Residential Architecture: The Curving House by JOHO Architecture: “..There is no home for parking: I remember that it was a winter day after snowing when I first visited the site. It was a rare residential lot with an open view to the south at the dead end of a small path beneath Mt. Gwanggyo, Korea. What was unique about this lot was that it was very hard to turn the car to come out of the path after more than 2 cars parked, because it was a small path only 4 m in width. Ironically, the fundamental challenge was not only solving the parking problem but also creating a space for both parking and gardening to coexist. It was closely related to the lifestyle of home owner to decide whether to create a garden directly accessible from the living room or to emphasize a visual garden. To resolve this issue, the overall shape was formed to encase the lot with more curves and lifted about 2 m from the ground using pilotis for more efficient parking. The shape of the mass resembling a concave lens was created by the parking needs and the topographical condition of the lot..The line penetrates the sky: The mountains penetrate the sky and the sky contains the mountains as nature. Here, the mountains form lines and the lines remember the mountains in the land. The terrains of Mt. Gwanggyo flow low above the lot and the lot displays the entire view as if it responds to the graceful flow. At this site, the land is the proof of space and everything about the substance. The shape created here contains the sky as an earthenware jar and displays the potentiality of land as a spatial substance. It draws a shape, but creates a space that shows the sky outside the shape to hide itself in nature. Should the line be hidden in nature or should the nature be displayed in the hidden line? This was the essential challenge of this land and the sincere response to the background. This is directly related to how the topographies should be interpreted in Korean traditional spaces. Korean traditional spaces have pursued the shape that is not completely hidden in nature yet beautifully harmonized with surrounding nature. It is based on the post-dualistic beauty of harmony that proves its existence while hiding in nature rather than dominating nature with its shape and lines..The flow of light contained in silver scale: The ash-colored bricks (traditional bricks) embrace the concrete surface as fish scale while slightly altering the angles. The traditional bricks used for this project have silver water-repellent coating on the surface and show sentimentality different from the rough surfaces of their tops and bottoms. The bricks with two different surfaces were piled to form a certain pattern from angles 1° through 25°. In other words, the variation of angle is another way how the outer skin in the shape of a concave lens facing south defines its existence. The shadow of the brick wall caste as the Sun moves converts the flow of lines into the subtle change of the outer skin. The variation of the brick surface is intended to read the entire mass differently according to the perspective of incomer and the perspective of viewing the images from the mountains..Contrast and harmony of texture: The rough texture of the traditional bricks interprets the lot in a different way in combination with the property of highly reflective stainless steel. The skies and nature reflected on the stainless steel surface distort what the true substance is to break the boundaries between shapes and texture. Unlike the rough texture of ceramic bricks, the stainless steel used on the front and on the side reflects the surrounding landscapes to make itself disappear. If the bricks reveal themselves by the change of light and shadow, the stainless steel de-materializes itself by making itself disappear in nature. Such contrasting textures have different properties and confront each other in a single mass, but they ultimately establish balance through the extinction and reflection of light..Space as a flow of nature: The pilotis for parking naturally serves as an opening for air ventilation. The summer breeze coming down from the mountain ridge circulates the air around the building thus reducing the heat load. Also, each room has windows for cross-ventilation and is planned to allow natural circulation of air. The motorized window on top of the living room can release heated air in summer for air circulation triggered by the difference in temperature known as stack effect. The staircase to the north is planned to serve as a buffer of air against the freezing northwestern winds in winter to minimize heat loss. The front windows facing the south allow sufficient sunlight in winter to maximize energy efficiency with natural sunlight. In particular, the ceiling is also diversified to invite as much natural light as possible into the building to control illumination naturally..New technical interpretation of traditional space: The flow of space was borrowed from the method of handling the flow of air in traditional Korean homes. In detail, the pilotis on the bottom expands the surface of volume exposed to outer air to reduce the load of heat energy and allows natural ventilation in summer. This is similar to the principle of open living rooms in Korean traditional spaces. It means that the entire building allows ventilation to keep the building cool. In winter, on the other hand, the concrete floor is made as thick as possible as a thermal mass, similar to Ondol floors of Korean traditional architecture for maximum insulation, to block the cold air from the underground. Also, the interior space of the second floor has an open living room, bedroom, and kitchen which can be divided and combined flexibly with sliding doors for different needs. This is a modern reinterpretation of the variable space of Korean traditional homes that can be used either as a big room or as smaller individual rooms..” Extensive glazing, natural light, views; interesting form, exterior materiality, interior volumes, fenestration, contextuality..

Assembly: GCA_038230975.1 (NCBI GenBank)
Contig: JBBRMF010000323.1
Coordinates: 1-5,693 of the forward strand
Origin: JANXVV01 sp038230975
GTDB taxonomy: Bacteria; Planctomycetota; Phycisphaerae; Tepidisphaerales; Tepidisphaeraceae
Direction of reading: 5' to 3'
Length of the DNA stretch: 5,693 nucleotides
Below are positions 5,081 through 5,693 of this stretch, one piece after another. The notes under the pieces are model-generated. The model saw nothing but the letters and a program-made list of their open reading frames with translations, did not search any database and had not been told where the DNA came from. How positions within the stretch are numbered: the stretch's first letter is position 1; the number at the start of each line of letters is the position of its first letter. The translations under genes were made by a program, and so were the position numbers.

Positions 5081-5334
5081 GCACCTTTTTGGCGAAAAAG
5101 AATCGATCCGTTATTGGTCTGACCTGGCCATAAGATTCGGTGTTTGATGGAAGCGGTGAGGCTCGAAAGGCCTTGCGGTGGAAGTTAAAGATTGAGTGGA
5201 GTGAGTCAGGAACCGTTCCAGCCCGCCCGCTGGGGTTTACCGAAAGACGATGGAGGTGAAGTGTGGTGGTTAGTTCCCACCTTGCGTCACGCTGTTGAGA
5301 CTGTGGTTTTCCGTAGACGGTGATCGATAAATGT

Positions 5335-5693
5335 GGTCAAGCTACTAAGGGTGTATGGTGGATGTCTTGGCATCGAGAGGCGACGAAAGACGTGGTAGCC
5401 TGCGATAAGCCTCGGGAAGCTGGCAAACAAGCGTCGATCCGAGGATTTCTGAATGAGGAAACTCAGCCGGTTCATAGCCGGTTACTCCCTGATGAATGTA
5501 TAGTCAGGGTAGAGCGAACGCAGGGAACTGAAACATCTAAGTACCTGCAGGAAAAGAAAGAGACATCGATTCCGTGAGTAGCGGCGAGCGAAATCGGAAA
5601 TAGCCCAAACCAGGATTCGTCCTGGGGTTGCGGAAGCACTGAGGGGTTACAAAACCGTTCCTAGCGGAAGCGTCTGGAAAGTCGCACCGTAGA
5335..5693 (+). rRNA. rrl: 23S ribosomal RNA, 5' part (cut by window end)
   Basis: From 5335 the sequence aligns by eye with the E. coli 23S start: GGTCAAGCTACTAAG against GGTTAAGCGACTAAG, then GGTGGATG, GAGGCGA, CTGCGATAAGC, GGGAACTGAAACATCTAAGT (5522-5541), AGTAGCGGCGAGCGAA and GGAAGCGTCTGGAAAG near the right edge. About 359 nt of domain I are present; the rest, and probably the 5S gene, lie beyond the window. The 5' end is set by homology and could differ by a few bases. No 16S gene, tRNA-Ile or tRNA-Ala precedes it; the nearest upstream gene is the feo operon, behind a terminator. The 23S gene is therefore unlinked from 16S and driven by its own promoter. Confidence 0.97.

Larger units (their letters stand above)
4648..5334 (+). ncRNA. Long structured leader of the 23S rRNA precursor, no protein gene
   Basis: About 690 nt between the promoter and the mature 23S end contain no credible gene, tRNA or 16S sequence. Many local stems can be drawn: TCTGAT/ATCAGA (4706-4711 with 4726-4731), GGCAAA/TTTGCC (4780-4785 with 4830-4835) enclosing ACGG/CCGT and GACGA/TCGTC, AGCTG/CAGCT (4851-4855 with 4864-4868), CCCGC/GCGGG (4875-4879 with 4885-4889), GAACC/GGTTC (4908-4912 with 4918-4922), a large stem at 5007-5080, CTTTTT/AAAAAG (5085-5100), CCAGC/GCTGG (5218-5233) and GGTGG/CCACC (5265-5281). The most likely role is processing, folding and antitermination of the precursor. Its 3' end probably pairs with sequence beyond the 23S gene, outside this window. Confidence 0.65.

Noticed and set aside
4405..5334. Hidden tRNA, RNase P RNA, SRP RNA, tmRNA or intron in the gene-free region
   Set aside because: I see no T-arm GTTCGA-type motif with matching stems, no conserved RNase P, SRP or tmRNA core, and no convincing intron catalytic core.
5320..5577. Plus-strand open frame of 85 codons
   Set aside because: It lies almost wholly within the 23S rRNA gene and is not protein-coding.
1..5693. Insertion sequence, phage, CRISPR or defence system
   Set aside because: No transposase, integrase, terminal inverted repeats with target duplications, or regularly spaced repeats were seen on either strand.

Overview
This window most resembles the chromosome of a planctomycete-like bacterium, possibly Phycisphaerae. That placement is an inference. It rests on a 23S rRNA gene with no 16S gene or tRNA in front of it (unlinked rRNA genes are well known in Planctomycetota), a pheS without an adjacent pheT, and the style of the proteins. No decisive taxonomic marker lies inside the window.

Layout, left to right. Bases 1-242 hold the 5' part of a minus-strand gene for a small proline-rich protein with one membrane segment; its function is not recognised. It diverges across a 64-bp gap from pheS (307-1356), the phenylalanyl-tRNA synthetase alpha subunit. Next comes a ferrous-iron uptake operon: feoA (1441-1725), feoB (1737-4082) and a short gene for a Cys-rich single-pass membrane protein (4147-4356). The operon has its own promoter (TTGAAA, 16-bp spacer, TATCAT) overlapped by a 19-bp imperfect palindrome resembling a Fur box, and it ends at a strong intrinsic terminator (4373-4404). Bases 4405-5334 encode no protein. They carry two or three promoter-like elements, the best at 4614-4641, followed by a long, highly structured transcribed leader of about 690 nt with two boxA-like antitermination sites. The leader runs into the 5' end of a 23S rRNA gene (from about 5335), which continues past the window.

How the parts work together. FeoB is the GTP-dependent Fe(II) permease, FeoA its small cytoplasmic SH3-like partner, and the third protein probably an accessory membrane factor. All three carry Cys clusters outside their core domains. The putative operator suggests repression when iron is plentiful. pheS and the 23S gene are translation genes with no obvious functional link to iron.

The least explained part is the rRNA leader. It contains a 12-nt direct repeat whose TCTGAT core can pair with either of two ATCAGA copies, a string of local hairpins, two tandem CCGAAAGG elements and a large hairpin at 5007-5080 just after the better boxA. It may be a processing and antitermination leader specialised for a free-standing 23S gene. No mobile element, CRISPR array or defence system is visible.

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image: © Sun Namgoong; article: “The Curving House / JOHO Architecture” 06 Feb 2013. ArchDaily